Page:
7 Ways to Increase Terpene Levels in Weed

The unique intense aromas of cannabis are a smell that people recognise before seeing the cannabis plant. Terpenes are the aromatic compounds that determine the scent and taste of many flowers and herbs and bestow cannabis with the plant’s distinctive flavour and odour. Find out more about the best ways to increase cannabis terpene levels.

What are terpenes?

Terpenes are naturally occurring chemical compounds that are found in cannabis plants, other plants and in some cases, animals. According to science, terpenes are a combination of carbon and hydrogen classified by the number of isoprene units needed to build the molecule.

Terpenes are responsible for the flavour, aromas and colours associated with different types of plants. Regarding the cannabis plant, terpenes are responsible for different strains smelling and tasting differently. Terpenes have numerous medicinal properties, along with cannabinoids and flavonoids. Terpenes can influence the type of high user’s experience, called the entourage effect.

Cannabis contains more than 150 types of different terpenes. However, most terpenes within cannabis can be found in small trace amounts. The prominent terpenes often combine to give cannabis its unique and signature scent profiles.

The terpene pinene is responsible for the aroma often associated with walking through a coniferous forest and the terpene limonene gives cannabis the smell of refreshing citrus peel. As mentioned, the cannabis plants’ terpene profile within a strain influences its taste and smell, making terpene development a vital consideration for cannabis cultivators and connoisseurs when selecting a strain to smoke and enjoy.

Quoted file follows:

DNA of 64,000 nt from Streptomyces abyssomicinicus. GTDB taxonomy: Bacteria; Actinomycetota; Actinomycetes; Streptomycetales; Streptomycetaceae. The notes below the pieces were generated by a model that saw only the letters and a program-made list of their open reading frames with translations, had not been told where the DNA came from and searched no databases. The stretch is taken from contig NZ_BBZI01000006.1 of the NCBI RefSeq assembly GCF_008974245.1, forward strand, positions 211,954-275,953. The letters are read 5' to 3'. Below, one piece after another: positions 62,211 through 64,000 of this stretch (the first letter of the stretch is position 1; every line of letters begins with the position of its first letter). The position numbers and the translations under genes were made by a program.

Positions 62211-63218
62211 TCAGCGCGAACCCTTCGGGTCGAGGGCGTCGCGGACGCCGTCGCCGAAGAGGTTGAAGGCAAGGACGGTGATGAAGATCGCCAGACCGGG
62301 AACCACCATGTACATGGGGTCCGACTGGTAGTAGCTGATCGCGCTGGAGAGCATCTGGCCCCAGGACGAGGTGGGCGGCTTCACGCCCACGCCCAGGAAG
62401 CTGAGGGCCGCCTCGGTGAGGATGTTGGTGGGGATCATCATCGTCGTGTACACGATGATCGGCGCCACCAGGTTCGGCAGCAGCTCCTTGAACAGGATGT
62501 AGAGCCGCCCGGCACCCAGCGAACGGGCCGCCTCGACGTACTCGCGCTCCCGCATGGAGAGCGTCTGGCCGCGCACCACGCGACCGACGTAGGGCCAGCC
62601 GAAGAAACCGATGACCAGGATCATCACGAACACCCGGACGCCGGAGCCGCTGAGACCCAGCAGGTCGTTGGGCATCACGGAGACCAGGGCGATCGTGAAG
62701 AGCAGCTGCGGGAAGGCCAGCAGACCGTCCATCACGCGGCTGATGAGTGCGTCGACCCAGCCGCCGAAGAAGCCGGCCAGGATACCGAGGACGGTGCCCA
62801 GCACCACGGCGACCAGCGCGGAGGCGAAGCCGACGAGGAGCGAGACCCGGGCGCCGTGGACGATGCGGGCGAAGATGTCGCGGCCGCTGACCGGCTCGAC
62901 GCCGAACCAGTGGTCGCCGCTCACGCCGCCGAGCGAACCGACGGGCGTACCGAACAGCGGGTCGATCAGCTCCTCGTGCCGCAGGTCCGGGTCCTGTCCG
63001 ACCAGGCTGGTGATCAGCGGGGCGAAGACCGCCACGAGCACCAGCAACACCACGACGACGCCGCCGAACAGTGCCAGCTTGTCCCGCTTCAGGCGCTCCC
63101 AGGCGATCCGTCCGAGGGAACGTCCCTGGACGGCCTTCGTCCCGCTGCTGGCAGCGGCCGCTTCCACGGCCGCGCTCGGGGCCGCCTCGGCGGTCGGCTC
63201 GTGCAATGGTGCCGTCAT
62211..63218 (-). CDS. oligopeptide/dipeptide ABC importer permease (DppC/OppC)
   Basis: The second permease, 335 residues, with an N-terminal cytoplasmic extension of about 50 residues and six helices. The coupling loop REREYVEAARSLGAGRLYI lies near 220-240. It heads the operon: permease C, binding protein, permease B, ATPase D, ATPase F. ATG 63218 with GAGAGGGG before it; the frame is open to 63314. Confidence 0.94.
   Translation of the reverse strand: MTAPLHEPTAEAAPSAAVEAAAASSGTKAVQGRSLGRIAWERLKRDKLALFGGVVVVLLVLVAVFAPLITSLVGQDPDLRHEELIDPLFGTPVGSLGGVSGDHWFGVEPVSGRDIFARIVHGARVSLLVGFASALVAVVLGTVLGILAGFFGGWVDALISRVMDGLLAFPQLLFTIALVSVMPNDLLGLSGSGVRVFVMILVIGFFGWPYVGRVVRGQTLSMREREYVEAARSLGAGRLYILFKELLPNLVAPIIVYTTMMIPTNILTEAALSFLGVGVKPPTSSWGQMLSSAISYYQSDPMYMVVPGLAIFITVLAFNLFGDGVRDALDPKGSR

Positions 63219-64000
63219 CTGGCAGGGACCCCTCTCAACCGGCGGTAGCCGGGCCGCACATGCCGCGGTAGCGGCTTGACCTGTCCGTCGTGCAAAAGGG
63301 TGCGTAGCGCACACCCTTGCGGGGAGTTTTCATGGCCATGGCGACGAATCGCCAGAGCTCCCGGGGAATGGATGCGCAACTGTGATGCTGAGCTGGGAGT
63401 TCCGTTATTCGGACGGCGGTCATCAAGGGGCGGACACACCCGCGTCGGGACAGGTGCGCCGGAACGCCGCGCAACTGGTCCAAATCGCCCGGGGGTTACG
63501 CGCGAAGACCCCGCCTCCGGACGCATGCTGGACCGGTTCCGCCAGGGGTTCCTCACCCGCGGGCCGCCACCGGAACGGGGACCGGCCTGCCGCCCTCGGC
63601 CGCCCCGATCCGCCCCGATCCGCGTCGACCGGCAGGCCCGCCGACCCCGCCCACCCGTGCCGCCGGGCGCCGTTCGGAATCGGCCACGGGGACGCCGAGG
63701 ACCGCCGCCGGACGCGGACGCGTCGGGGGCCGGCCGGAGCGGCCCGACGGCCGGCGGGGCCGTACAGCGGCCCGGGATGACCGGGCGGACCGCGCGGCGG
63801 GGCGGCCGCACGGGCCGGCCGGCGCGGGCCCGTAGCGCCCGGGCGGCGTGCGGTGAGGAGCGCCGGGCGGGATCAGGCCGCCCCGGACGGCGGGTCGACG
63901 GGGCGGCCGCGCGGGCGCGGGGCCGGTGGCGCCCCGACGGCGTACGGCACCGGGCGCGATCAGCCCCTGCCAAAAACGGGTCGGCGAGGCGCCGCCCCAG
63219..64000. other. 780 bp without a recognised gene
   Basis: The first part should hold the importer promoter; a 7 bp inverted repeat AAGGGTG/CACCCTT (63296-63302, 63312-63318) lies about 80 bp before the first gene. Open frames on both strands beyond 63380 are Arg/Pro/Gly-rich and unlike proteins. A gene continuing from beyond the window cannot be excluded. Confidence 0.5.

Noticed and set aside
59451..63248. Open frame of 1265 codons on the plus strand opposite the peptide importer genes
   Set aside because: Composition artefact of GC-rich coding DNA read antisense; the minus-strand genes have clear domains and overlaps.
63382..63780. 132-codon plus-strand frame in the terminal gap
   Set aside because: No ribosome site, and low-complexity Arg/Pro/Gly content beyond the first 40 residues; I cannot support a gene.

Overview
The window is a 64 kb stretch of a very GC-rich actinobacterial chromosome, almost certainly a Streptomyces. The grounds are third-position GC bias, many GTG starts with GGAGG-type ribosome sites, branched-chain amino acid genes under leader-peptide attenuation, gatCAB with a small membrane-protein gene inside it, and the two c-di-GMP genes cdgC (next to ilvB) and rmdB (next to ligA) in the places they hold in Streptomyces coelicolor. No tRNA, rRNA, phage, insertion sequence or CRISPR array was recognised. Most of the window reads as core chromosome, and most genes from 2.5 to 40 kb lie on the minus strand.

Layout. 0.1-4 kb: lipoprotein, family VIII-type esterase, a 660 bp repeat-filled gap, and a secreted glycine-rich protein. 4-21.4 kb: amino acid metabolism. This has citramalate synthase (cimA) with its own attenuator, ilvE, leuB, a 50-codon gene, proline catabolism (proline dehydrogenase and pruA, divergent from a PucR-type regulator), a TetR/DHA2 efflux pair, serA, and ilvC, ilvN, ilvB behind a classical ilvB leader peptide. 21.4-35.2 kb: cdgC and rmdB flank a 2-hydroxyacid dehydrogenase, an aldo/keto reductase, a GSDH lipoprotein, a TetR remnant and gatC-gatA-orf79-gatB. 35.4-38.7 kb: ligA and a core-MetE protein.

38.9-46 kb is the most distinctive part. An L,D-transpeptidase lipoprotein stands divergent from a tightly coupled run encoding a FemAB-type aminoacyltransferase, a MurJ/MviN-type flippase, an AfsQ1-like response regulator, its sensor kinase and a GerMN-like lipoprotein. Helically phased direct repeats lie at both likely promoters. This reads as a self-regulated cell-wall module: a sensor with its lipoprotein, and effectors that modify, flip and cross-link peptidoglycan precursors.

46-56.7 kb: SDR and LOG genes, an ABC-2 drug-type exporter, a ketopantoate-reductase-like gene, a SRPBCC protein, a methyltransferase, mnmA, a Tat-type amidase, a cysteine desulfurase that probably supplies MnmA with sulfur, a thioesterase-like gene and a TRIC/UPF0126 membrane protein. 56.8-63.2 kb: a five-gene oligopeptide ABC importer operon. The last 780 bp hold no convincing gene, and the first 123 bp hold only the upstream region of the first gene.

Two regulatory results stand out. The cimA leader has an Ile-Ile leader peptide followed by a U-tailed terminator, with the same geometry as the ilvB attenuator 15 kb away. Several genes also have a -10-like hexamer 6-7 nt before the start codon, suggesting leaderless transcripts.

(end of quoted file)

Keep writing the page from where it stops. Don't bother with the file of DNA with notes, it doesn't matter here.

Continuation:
Plants use terpenes to attract beneficial insects and repel pests. In cannabis, the terpenes can mostly be found within the trichomes.

The best ways to increase cannabis terpene levels

For years, the main focus of cannabis growers has been to pack as much THC into each bud. This practice has been quite successful, as most commercially-available cannabis buds are visibly oozing trichomes.

Having mastered increasing THC levels within cannabis buds at harvest, modern growers are now focusing on enhancing the potency of their buds’ smell and flavour, i.e., the cannabis flower’s terpene levels. As a new grower or experienced grower, you will be pleased to know that there are many ways in which you can help your plant produce more terpenes. 

We will discuss six of the most common methods you can use to help increase the terpene levels within your plants.